Following Pets at Home’s recall of some of its dry cat food products, Laurent Garosi, European Veterinary Specialist in Neurology at Davies Veterinary Specialists, has shared knowledge and advice on thiamine deficiency with vet practices and owners at www.facebook.com/DVSvets/
The practice says that thiamine deficiency in cats is generally rare, so the number of recent cases seen in the UK has been a cause for concern amongst vets. Symptoms may include severe weight loss or anorexia, vomiting, impaired vision, dilated pupils, tremors and seizures. Prompt treatment is needed, usually in the form of thiamine injections, an oral supplement and an immediate change of food as a precaution.
Laurent Garosi said: “In 20 years I have only seen a handful of cases. My concern is that there may be many more cats out there in need of a diagnosis, which is why we are building awareness and supporting our referring vets in the diagnosis of this condition.”
More detailed information has also been sent direct to DVS’s referring veterinary colleagues to help them with prompt diagnosis and treatment:
What are the signs of thiamine deficiency in cats?
Initially most cats will show anorexia and some degree of vomiting preceding neurological signs. The latter include fairly rapid onset of impaired vision, dilated pupils, ataxia, vestibular signs, tremors and seizures.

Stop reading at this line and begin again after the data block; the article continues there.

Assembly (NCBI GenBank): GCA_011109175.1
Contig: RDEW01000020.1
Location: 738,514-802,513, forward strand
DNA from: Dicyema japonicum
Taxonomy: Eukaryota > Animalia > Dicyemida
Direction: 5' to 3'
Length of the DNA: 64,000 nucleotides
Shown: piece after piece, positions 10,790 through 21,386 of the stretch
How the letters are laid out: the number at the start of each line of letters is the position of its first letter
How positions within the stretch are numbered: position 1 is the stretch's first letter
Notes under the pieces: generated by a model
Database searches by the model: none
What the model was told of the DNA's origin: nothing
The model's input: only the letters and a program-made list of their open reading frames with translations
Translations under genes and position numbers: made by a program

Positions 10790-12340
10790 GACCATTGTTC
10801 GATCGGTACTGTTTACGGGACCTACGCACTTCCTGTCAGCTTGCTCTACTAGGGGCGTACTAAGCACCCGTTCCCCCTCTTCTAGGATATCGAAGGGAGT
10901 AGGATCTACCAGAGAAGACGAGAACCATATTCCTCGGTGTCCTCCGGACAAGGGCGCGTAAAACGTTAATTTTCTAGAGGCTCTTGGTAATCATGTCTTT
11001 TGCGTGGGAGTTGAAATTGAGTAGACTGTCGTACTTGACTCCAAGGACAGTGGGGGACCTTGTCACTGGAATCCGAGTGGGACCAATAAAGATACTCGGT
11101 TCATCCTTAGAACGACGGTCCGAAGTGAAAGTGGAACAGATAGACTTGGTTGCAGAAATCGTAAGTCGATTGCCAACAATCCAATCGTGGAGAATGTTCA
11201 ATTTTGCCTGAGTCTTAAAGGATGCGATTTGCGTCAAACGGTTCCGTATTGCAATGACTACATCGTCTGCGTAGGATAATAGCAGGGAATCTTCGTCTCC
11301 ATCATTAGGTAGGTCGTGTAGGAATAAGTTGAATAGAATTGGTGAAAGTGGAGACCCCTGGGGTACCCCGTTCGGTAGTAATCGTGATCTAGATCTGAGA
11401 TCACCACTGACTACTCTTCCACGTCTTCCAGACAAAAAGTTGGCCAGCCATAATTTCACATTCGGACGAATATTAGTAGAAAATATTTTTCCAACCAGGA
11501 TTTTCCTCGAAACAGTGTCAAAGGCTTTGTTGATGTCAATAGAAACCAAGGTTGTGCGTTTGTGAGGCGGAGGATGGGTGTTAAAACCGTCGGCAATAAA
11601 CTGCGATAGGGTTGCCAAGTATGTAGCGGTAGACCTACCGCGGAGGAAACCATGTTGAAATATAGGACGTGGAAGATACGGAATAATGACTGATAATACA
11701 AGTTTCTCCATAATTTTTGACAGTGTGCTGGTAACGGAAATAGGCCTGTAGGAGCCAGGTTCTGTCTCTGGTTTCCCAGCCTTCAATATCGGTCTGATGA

How do you diagnose thiamine deficiency?
It is based on a combination of factors: clinical presentation, MRI findings, which are fairly typical (although not pathognomonic) and response to thiamine supplementation. Absolute confirmation is technically difficult and not widely available: direct measurement of thiamine in the blood may not reflect deficiency, as this is not a good reflection of tissue concentration of Thiamine. Indirect methods are functional tests looking at effects of thiamine or lack of it: demonstration of reduced transketolase activity in red blood cells which is not readily available for most veterinary practices, or other indirect methods such measuring abnormal metabolites such as organic acids in the urine.
What are the causes of thiamine deficiency in dogs and cats?
There are three main causes: 1) inability to absorb thiamine due to gastro-intestinal disease, 2) inability to process thiamine due to liver disease and 3) decrease level of thiamine in food. The latter can be caused by the heating process used for food preparation (thiamine is destroyed by heat), addition of sulphur dioxide or sulphite preservatives to meat which inactivate thiamine and feeding food rich in thiaminase activity such as some raw fish. Therefore all-raw fish diet in cats can be a cause of thiamine deficiency.
What should you do if you suspect you have a cat with thiamine deficiency and whose diet consists of a product being recalled?
Unless the cat is showing neurological signs, the first step is to stop the diet and switch to another diet not listed in the recall. Thiamine supplementation (intramuscular injection) is advised in the first instance in a case with compatible neurological signs. Other causes for the neurological signs must be considered in the case of failing to respond to Thiamine injections within 24-48 hours.
Find out more at www.vetspecialists.co.uk